- Taxi drivers Abdul Aziz, Adil Khan and Abdul Rauf were among nine men jailed
- Gang committed appalling crimes against girls in Greater Manchester in 2012
- Theresa May ruled they should have names deleted from roll of British citizens
- This has now been backed at Court of Appeal, paving the way to deport them
Three men from the notorious Rochdale paedophile ring will be stripped of their UK citizenship after they lost an appeal.
Taxi drivers Abdul Aziz, 47, Adil Khan, 48, and Abdul Rauf, 48, were among nine men jailed over appalling crimes against girls in Greater Manchester in 2012.
The then home secretary Theresa May ruled in 2015 that all three men - who have dual British and Pakistani nationality - should have their names deleted from the roll of British citizens.
The decision was a prelude to government plans to deport them to Pakistan upon their release from jail.
The trio, who all have British children, challenged the decision - claiming it violated their human right to family life.
But their campaign to stay British failed today when senior judges at the Court of Appeal ruled that stripping them of citizenship is 'conducive to the public good'.
Aziz, who was one of the ringleaders of the grooming gang and referred to by some of the others as The Master, was sentenced to nine years in prison for his part in i.
Rauf received a six-year term and Khan eight years. All three men are now out of jail.
Lord Justice Sales said that what they and others did to vulnerable girls in Rochdale amounted to 'serious organised crime'.
Gerald Clifton, the judge who jailed them at Liverpool Crown Court in May 2012, said victims were 'raped callously, viciously and violently'.
He added at the time: 'In some cases, they were driven round Rochdale and Oldham to be made to have sex with paying customers.
'All the men treated the girls as though they were worthless and beyond all respect.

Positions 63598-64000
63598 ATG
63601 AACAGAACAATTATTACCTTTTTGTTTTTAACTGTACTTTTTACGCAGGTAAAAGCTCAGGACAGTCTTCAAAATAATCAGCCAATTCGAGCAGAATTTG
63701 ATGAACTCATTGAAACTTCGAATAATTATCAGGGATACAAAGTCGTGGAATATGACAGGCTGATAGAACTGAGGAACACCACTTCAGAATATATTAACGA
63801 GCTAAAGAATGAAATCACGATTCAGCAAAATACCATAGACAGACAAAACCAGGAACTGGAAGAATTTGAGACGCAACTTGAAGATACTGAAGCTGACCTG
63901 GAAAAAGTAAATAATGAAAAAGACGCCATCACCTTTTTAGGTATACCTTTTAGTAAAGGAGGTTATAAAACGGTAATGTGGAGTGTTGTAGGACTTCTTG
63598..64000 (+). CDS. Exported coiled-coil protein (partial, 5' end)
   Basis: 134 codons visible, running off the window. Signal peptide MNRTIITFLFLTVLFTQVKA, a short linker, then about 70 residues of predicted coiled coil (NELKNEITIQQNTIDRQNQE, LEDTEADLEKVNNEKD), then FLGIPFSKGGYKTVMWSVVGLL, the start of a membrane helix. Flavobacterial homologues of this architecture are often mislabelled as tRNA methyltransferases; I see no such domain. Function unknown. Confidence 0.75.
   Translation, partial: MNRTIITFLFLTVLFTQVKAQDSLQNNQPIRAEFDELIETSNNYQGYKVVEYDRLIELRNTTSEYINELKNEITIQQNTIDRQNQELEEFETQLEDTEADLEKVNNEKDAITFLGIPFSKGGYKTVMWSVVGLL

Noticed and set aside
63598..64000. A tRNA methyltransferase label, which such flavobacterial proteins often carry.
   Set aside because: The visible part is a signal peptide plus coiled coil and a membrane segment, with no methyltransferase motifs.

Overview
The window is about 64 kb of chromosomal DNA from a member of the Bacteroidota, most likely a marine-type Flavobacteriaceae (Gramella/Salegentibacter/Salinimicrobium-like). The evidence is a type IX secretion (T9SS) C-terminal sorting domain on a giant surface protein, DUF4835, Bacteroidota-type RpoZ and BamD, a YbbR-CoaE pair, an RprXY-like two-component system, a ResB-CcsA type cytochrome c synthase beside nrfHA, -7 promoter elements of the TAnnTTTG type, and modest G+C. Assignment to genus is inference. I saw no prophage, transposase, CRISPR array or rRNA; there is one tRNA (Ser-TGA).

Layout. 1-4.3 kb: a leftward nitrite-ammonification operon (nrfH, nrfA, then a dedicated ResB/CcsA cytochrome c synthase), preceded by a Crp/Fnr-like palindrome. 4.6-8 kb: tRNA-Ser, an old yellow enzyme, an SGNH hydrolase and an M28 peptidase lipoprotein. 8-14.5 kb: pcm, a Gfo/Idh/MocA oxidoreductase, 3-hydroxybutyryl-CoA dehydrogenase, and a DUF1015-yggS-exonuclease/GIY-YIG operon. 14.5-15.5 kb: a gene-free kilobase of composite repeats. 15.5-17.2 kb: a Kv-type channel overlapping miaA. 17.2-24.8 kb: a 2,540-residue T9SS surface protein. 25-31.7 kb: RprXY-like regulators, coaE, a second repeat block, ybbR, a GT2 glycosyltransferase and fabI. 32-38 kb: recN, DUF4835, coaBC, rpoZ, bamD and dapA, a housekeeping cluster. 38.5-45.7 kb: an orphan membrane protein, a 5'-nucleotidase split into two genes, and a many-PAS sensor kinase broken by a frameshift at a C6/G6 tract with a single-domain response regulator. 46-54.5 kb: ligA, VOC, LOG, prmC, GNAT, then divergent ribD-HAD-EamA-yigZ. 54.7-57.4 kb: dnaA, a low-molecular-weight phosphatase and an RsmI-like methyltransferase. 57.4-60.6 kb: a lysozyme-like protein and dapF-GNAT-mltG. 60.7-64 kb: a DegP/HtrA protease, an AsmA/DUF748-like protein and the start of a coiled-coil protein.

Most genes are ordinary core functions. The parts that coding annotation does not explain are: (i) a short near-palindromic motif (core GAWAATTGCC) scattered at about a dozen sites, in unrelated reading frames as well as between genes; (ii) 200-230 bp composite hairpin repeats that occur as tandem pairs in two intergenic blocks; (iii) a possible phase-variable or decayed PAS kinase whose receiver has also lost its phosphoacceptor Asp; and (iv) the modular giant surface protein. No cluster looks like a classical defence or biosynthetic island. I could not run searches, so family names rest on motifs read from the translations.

Now Lord Justice Sales, who was sitting with the Master of the Rolls, Sir Terence Etherton, and Sir Stephen Richards, said: 'They were motivated by lust and greed.'
He also ruled that Mrs May's conclusion that it was not in the public interest for them to remain British was 'reasonably open to her'.
Lord Justice Sales added: 'The crimes were plainly very serious and there was a sufficient element of organisation in the way they were committed to justify characterising the offending as participation in serious organised crime.
But he also said that, if deportation orders are signed against them, the three men will have the right to appeal on human rights grounds and that process is likely to take 'many months'.
The case was dramatised in the BBC's Three Girls, which was broadcast in May 2017.
The Pakistani men were convicted in May 2012 of preying on girls in Rochdale, plying them with drink and drugs before they were ‘passed around’ for sex.
They have been given legal aid to fight deportation – after already receiving more than a £1million to unsuccessfully defend criminal charges.
Aziz, Khan and Rauf – part of a ring who raped, abused and tormented young girls - all received hundreds of thousands of pounds in legal aid at their trial.
Figures released under Freedom of Information laws show Rauf was granted £282,370, Khan £282,289 and Aziz £195,277 for their unsuccessful court battle.
But the figures are set to rise as three of the men are spending tens of thousands of pounds paying lawyers working on their bid to beat deportation.
A Home Office spokesman said after the Court of Appeal's ruling: 'Thiswas an appalling case - which is why we took action to deprive these criminals of their UK citizenship. We welcome the court's finding and will now consider next steps.
'Citizenship is a privilege, not a right, and it is right that the Home Secretary can deprive an individual of their citizenship where it is believed it is conducive to the public good to do so.'